Thursday, April 24, 2008

Kolchak - like Jaws, but with monsters

Recently my boss lent me the two TV movies that resulted in the Kolchak: The Night Stalker series, The Night Stalker and The Night Strangler. And they’re pretty awesome.

Both were written by Richard Matheson, who I’m sure most people know is a hugely important sci-fi/horror responsible for such classic stories as I Am Legend, The Incredible Shrinking Man, and Nightmare at 20,000 Feet, to name a few. Both are fairly similar in premise to the show: mysterious occurrences warrant investigation, evidence of supernatural influence is found but ignored by the authorities, Kolchak discovers the truth, but is unable to prove it. Despite being relatively formulaic, they are worth seeing.


The Night Stalker is set in Las Vegas, which is strange to see in 1972. Bodies are found around town drained of blood. A mysterious and creepy man is caught stealing blood from a hospital. Why would anyone want so much blood? They wouldn’t, probably, unless they were a vampire. This seems obvious to Kolchak, but of course nobody will listen to his outlandish suggestions. For most of the movie, The Night Stalker plays a lot like Jaws: despite the evidence suggesting that the mysteriously strong, bloodthirsty killer is a vampire, the various authorities continually ignore Kolchak’s pleas for action. Ultimately, it is he alone who finds the vampire’s house and brings with him a mallet and a wooden stake. Kolchak’s FBI friend shows up and after getting thrown around a bit, they work together to take him down. The old pull-down-the-curtain-to-reveal-sunlight trick is used, and after being weakened, Kolchak himself stakes the creature as the police rush in.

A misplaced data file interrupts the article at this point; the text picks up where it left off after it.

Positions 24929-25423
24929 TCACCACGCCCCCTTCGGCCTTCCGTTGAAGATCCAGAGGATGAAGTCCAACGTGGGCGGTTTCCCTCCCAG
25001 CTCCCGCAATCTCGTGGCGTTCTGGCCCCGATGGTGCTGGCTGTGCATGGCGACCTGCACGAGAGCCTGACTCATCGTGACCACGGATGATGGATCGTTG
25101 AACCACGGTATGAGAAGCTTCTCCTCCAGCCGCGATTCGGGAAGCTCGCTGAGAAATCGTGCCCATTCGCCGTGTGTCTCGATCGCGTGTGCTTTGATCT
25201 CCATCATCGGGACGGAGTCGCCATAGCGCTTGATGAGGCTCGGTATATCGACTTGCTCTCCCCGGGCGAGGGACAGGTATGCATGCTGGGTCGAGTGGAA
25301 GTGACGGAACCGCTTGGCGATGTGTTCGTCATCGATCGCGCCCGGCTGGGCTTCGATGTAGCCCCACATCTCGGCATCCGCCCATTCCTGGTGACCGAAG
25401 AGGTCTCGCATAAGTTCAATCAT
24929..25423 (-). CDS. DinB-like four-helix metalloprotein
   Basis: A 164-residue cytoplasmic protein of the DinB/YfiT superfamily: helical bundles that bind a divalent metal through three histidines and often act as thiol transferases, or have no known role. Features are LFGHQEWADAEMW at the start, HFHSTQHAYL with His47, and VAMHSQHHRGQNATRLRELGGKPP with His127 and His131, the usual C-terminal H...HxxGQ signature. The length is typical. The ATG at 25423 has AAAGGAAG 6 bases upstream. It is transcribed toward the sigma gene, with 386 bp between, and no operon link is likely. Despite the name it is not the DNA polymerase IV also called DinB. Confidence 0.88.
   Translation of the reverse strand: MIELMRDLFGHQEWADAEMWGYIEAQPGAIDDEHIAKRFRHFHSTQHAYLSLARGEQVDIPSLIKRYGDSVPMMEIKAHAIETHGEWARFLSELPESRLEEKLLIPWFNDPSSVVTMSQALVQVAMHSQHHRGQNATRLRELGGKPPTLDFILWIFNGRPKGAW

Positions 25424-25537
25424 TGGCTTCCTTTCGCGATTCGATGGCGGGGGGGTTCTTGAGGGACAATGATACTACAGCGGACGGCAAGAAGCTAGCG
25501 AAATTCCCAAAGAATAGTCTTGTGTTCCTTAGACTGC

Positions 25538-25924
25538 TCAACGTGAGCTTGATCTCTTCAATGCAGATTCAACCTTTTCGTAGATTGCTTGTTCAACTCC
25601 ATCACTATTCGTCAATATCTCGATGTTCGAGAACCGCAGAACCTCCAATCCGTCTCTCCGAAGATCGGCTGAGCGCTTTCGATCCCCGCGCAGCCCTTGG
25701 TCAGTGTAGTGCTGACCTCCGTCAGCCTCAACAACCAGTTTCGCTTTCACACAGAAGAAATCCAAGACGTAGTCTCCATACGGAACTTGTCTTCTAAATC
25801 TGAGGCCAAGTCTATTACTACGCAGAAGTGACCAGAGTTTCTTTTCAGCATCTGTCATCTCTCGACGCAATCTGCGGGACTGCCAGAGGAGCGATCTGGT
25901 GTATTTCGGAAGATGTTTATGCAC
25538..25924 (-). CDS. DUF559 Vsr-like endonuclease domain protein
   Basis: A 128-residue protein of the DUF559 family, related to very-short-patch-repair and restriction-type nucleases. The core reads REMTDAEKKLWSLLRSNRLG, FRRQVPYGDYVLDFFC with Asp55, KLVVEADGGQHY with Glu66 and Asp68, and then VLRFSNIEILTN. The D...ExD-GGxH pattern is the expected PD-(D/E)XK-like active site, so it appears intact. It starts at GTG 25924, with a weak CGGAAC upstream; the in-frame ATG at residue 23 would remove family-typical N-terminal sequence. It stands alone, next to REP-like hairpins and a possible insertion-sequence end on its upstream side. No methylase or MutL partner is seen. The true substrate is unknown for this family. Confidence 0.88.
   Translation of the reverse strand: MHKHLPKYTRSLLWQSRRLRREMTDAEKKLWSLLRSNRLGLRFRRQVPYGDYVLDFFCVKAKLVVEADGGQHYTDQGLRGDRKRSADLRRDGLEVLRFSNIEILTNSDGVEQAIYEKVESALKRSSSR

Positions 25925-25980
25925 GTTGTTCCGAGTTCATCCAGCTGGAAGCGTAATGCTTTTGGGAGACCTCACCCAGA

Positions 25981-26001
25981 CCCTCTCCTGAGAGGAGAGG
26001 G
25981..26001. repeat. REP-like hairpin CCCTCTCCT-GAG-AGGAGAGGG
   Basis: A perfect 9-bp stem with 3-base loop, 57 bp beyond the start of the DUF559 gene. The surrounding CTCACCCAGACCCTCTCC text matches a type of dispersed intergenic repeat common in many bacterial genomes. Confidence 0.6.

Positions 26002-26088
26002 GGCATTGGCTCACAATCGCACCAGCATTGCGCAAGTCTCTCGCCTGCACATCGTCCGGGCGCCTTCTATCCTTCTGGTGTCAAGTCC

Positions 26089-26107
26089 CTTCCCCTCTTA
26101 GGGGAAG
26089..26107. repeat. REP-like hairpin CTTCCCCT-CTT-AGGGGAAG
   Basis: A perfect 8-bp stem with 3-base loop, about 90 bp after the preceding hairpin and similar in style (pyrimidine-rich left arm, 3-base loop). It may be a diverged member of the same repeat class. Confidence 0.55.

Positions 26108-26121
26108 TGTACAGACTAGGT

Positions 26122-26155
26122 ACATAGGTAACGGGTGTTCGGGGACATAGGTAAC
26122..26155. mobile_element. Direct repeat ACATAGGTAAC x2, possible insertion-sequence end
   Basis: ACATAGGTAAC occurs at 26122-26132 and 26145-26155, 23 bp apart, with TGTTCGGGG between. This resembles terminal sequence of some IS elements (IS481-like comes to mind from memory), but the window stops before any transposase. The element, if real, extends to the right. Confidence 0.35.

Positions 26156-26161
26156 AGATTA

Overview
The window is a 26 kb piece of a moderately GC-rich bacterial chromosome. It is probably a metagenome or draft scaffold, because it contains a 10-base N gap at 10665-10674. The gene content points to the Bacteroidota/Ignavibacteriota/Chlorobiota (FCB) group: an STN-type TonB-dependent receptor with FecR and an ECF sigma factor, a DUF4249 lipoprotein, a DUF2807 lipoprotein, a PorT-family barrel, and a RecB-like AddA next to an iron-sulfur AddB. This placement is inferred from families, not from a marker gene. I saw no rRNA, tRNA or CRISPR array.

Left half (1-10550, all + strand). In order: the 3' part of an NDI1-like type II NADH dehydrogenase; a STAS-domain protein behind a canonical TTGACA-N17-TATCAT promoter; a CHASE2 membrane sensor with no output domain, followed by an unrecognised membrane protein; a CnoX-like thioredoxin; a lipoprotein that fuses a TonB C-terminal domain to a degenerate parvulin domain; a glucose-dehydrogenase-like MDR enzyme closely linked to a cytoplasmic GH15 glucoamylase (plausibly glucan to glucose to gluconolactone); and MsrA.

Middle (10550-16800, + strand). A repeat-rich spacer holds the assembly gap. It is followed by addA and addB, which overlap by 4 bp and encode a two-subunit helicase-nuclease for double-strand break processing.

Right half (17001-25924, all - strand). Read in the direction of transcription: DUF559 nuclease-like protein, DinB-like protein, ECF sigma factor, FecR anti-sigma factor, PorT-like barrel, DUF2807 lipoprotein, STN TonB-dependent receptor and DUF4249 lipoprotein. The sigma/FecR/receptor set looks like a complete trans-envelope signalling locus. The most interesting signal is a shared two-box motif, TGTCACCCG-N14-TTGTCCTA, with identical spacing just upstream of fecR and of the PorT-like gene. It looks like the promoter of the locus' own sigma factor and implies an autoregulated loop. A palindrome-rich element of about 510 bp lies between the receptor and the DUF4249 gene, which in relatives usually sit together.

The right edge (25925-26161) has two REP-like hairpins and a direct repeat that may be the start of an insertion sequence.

What’s great about The Night Stalker is that, while it shares many similarities to the episodes we saw in class, it treats its subject more seriously than them. There’s less emphasis on humor, for one thing, and Kolchak is far less willing to take crap from those who don’t believe him. Lots of yelling. It would be pretty awful if there were a real vampire killing people around town, and the movie does a good job of focusing on that aspect. Whereas many episodes of the show end with Kolchak simply losing his film, or not being believed, the end of The Night Stalker is a bit darker: the police do believe the man was a vampire, but tell Kolchak that they’ll charge him with murder if he doesn’t leave town and keep his mouth shut about it. They also force his dancer girlfriend out of town, and he never sees her again.

All in all, for anyone who liked what they saw of Kolchak, The Night Stalker is definitely worth seeing. It’s well written, entertaining, and suffers only from the appearance of the vampire himself; modern make-up techniques would have helped, I’m sure.

The Night Strangler finds Kolchak in Seattle, where his former boss at the Las Vegas paper shows up and gives him a job. Another series of murders begins: this time, the victims are all young women whose throats have been crushed and an exact amount of blood taken from their brains. Strangely, residue of rotting flesh is found on the necks of victims. Again, with little support from authorities, Kolchak comes to realize that the killer this time is a man who has been alive since the Civil War, having concocted an elixir that defies aging – as long as it is taken every 21 years and is made out of the freshly extracted blood of young women. Seeing that similar murders have occurred every 21 years since 1889, Kolchak finds himself unable to persuade anyone to believe him, even his editor who was there for the vampire in Las Vegas. Eventually Kolchak finds the man living in “Old Seattle”, a part of town buried by modern Seattle, and stops him by destroying the elixir. Again, Kolchak leaves town, this time accompanied by his editor and an undergraduate student/belly dancer.

The Night Strangler is more like the show: more jokes, less plausibility. While not as good as The Night Stalker, it is still worth seeing. Everybody in the cast, Darren McGavin in particular, give it all they’ve got, and it really helps what could easily seem silly.

So again, if you liked Kolchak, both of these movies come on one DVD and can probably be acquired on the cheap. Or illegally pirated on the free, whichever you prefer.

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